Film Makers - Movie Props
Responder Public Safety Equipment caters to the independent film maker. We understand your needs and your budget. Whether it's something as simple as a red & blue dash light for a black suv at night or some lightbars for a couple of marked police cruisers at a crime scene, we can supply the police lights you want at an affordable price. We have programs available which include rentals as well as direct purchases. These programs give you the flexibility to create the desired effect within the budgetary constraints of an independent motion picture production.
When planning such scene in your movie, there are some things you'll need to take into consideration. First, is the time period and locale in which the movie takes place. A move set prior to 2002 will most likely involve the use of halogen and/or strobe lights since led technology had not become ubiquitous prior to this timeframe. Then, if your movie is set even further in the past, the light itself would be an issue as the style of police lights have changed dramatically through the last several decades. In the 50's and early 60's, we had the single rotating "bubble gum" beacons like the one seen on the police car in the Andy Griffith show. In the 60's, lightbars came into being with the advent of the Federal Model 11 Visibar. In the 70s saw the evolution of the lightbar with the release of one of the most well known lightbars of all time. The Federal Twinsonic.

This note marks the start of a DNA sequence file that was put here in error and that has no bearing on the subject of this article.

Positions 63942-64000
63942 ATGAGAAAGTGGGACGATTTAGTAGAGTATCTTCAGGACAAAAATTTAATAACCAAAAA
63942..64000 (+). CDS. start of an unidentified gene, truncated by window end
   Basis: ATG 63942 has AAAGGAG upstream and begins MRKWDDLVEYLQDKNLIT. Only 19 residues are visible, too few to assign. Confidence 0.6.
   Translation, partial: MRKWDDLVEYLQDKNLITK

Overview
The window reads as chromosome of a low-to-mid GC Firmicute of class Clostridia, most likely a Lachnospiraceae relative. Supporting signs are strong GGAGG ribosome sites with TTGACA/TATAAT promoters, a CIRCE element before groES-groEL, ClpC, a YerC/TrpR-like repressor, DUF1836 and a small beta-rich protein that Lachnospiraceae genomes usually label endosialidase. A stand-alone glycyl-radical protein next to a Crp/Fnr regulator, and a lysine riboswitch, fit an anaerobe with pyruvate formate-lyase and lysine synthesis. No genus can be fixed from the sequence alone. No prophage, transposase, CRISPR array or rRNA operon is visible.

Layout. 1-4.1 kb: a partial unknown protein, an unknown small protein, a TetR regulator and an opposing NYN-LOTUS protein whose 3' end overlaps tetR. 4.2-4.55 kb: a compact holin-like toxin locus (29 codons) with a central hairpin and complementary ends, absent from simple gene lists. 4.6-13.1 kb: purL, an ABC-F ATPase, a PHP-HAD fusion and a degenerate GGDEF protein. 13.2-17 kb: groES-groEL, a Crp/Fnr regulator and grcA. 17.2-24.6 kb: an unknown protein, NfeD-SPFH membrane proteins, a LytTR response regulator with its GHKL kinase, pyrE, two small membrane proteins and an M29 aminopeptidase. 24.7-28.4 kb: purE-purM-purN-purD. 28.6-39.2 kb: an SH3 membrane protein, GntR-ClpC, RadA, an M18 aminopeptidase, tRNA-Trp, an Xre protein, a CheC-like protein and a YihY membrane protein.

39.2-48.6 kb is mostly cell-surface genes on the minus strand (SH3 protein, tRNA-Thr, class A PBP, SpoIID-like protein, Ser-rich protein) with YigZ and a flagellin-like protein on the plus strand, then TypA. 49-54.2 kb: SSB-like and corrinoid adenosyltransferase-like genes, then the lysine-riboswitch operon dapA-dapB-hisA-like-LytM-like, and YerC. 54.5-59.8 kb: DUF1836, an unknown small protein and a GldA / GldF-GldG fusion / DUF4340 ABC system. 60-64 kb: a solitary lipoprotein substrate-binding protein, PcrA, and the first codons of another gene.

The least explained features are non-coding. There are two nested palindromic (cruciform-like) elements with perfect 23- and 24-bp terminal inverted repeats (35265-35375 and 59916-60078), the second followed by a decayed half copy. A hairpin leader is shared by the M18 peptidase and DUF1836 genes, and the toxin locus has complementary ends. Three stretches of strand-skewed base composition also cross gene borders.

Since then, the evolution of the lightbar has quickly progressed. Products such as the MX7000 revolutionized police lightbars with the invention of the first bi-level lightbar. Now, leds have taken over and become the defacto standard for today's emergency vehicle lighting. These are just some of the considerations involved in determining the correct products to use in your production to ensure the correct police lights are used for the time period you're re-creating.
Another issue to consider, strobes. Most movie cameras are ineffective in capturing the flashing of strobe lights due to the high frequency of the flash rate and short dwell time of the actual flash of light. So this is the main reason you rarely see the use of strobe lights on emergency vehicles in any film or video production. Also, it's not uncommon to use electrical tape or gaffers tape to block out some of the direct light output so as not to overwhelm the camera during filming. However, doing so requires great care to ensure the lights are not so obscured so as to bring un-wanted attention to them for appearing out of the ordinary. This is where Responder PSE comes in. It's our job to help you find just the right emergency vehicle lighting solution that will compliment your motion picture.
For more information, give us a call and we'll be happy to work with you to develop a solution for you.